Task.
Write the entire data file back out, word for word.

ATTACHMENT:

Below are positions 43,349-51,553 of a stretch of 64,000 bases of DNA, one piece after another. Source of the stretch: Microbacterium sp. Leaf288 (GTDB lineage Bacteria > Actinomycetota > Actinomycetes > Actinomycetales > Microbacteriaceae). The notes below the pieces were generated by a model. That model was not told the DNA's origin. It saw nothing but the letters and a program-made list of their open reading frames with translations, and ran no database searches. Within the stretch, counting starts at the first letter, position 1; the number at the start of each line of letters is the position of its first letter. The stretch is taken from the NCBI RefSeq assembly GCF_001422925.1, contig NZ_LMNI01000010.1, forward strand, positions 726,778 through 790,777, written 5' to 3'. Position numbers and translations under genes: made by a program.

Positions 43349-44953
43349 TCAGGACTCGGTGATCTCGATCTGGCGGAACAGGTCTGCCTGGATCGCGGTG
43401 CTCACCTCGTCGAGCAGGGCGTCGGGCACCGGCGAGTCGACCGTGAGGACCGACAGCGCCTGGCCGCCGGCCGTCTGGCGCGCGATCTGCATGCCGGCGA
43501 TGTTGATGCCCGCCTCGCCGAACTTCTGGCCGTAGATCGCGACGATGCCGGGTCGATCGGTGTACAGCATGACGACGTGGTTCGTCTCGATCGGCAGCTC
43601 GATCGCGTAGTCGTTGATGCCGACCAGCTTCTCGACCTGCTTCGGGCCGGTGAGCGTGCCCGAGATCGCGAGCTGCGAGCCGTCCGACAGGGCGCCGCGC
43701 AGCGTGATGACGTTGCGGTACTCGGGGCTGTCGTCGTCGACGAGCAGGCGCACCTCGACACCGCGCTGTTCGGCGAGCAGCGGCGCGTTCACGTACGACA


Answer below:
Below are positions 43,349-51,553 of a stretch of 64,000 bases of DNA, one piece after another. Source of the stretch: Microbacterium sp. Leaf288 (GTDB lineage Bacteria > Actinomycetota > Actinomycetes > Actinomycetales > Microbacteriaceae). The notes below the pieces were generated by a model. That model was not told the DNA's origin. It saw nothing but the letters and a program-made list of their open reading frames with translations, and ran no database searches. Within the stretch, counting starts at the first letter, position 1; the number at the start of each line of letters is the position of its first letter. The stretch is taken from the NCBI RefSeq assembly GCF_001422925.1, contig NZ_LMNI01000010.1, forward strand, positions 726,778 through 790,777, written 5' to 3'. Position numbers and translations under genes: made by a program.

Positions 43349-44953
43349 TCAGGACTCGGTGATCTCGATCTGGCGGAACAGGTCTGCCTGGATCGCGGTG
43401 CTCACCTCGTCGAGCAGGGCGTCGGGCACCGGCGAGTCGACCGTGAGGACCGACAGCGCCTGGCCGCCGGCCGTCTGGCGCGCGATCTGCATGCCGGCGA
43501 TGTTGATGCCCGCCTCGCCGAACTTCTGGCCGTAGATCGCGACGATGCCGGGTCGATCGGTGTACAGCATGACGACGTGGTTCGTCTCGATCGGCAGCTC
43601 GATCGCGTAGTCGTTGATGCCGACCAGCTTCTCGACCTGCTTCGGGCCGGTGAGCGTGCCCGAGATCGCGAGCTGCGAGCCGTCCGACAGGGCGCCGCGC
43701 AGCGTGATGACGTTGCGGTACTCGGGGCTGTCGTCGTCGACGAGCAGGCGCACCTCGACACCGCGCTGTTCGGCGAGCAGCGGCGCGTTCACGTACGACA